At this early stage, the chance for an above average yielding sorghum crop for the 2016/17 summer growing season is high. However, some variation in the outlook among local regions exists. Specifically, most areas in CQ are showing close to average crop yield expectations, while most areas in SEQ, SWQ and NNSW are having sorghum yield outcomes well above the long-term expectation. Widespread average to above average rainfall is needed, during the next couple of months to induce further summer plantings and improve the current crop outlook across all areas of the north-eastern Australian (NEAUS) summer cropping region. It should be noted, this is still early in the growing season and the range of likely sorghum yield outcomes remains wide. This crop outlook is based on a crop-free (fallow) practice through the winter season and therefore areas with longer fallow practices are likely to have better yield prospects for the coming season.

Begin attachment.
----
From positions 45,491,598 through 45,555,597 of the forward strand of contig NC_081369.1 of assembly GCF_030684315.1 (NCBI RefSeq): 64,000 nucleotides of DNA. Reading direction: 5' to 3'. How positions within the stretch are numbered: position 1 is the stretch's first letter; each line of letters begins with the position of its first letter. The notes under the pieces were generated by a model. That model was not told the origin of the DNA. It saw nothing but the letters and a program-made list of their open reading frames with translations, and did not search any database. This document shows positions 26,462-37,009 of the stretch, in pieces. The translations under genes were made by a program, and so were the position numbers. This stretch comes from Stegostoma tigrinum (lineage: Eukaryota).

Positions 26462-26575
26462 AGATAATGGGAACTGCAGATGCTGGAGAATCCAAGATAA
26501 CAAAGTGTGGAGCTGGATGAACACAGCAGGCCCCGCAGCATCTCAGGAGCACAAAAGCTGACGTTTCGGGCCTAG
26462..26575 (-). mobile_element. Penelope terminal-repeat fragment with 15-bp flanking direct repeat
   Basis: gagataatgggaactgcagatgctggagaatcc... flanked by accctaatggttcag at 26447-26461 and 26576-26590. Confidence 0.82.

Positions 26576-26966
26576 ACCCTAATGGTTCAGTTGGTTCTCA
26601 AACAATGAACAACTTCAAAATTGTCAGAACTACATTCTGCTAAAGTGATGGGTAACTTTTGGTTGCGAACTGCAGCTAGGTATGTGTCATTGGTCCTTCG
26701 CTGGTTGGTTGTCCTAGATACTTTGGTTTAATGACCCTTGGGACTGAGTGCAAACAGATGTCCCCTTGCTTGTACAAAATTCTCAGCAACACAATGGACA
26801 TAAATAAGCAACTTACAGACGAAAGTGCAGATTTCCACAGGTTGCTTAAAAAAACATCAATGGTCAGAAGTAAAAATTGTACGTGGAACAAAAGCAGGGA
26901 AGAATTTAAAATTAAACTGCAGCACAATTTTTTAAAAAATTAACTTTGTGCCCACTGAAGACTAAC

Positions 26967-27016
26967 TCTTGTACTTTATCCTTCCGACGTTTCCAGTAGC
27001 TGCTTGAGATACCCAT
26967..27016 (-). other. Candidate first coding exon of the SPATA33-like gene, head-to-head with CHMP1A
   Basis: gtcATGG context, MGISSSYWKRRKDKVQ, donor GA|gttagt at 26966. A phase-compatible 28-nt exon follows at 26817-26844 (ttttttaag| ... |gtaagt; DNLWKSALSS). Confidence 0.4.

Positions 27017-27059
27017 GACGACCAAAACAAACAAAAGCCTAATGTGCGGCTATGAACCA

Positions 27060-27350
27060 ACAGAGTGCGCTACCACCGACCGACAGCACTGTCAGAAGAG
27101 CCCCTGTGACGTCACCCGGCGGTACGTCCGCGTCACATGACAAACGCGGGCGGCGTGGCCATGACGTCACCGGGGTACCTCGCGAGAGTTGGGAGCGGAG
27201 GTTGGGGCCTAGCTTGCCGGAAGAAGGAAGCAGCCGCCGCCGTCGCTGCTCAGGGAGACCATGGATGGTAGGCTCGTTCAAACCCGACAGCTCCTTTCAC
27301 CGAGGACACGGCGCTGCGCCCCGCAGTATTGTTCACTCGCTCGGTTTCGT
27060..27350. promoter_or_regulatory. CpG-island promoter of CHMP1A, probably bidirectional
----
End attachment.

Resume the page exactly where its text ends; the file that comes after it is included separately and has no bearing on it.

Drier conditions protracted into November and below average rainfall was recorded for most parts of southern QLD and northern NSW cropping regions. The exception was for some parts of CQ that received average rainfall during November. Currently, estimated stored soil moisture levels (simulated through winter fallow using APSIM) varied across the summer cropping region. Most areas of CQ region have soil water recharge levels close to or slightly above 50% of the total plant available soil water capacity (50% to 70%), while most areas in SWQ and NNSW have recharged to above ¾ (>75%) of the available soil moisture profile levels. Conversely, most areas in SEQ have only recharged to around 50% of the total water holding capacity of mostly deeper soil moisture profile soils (Map 2). Widespread above average rainfall is needed over the next month to induce good planting opportunities across the entire summer cropping region. The recent pattern of the SOI i.e. “rapidly rising” for the Oct-Nov period, indicates a highly scattered pattern and slightly reduced chance of receiving above average rainfall for most of the summer grains cropping region over the next 3- months (www.longpaddock.qld.gov.au). ENSO remains in a near “neutral” range with most of the sea surface temperatures (SSTs) in the central tropical Pacific Ocean cooled and correspondingly the SOI returned to near zero values (http://www.bom.gov.au/climate/enso/tracker/).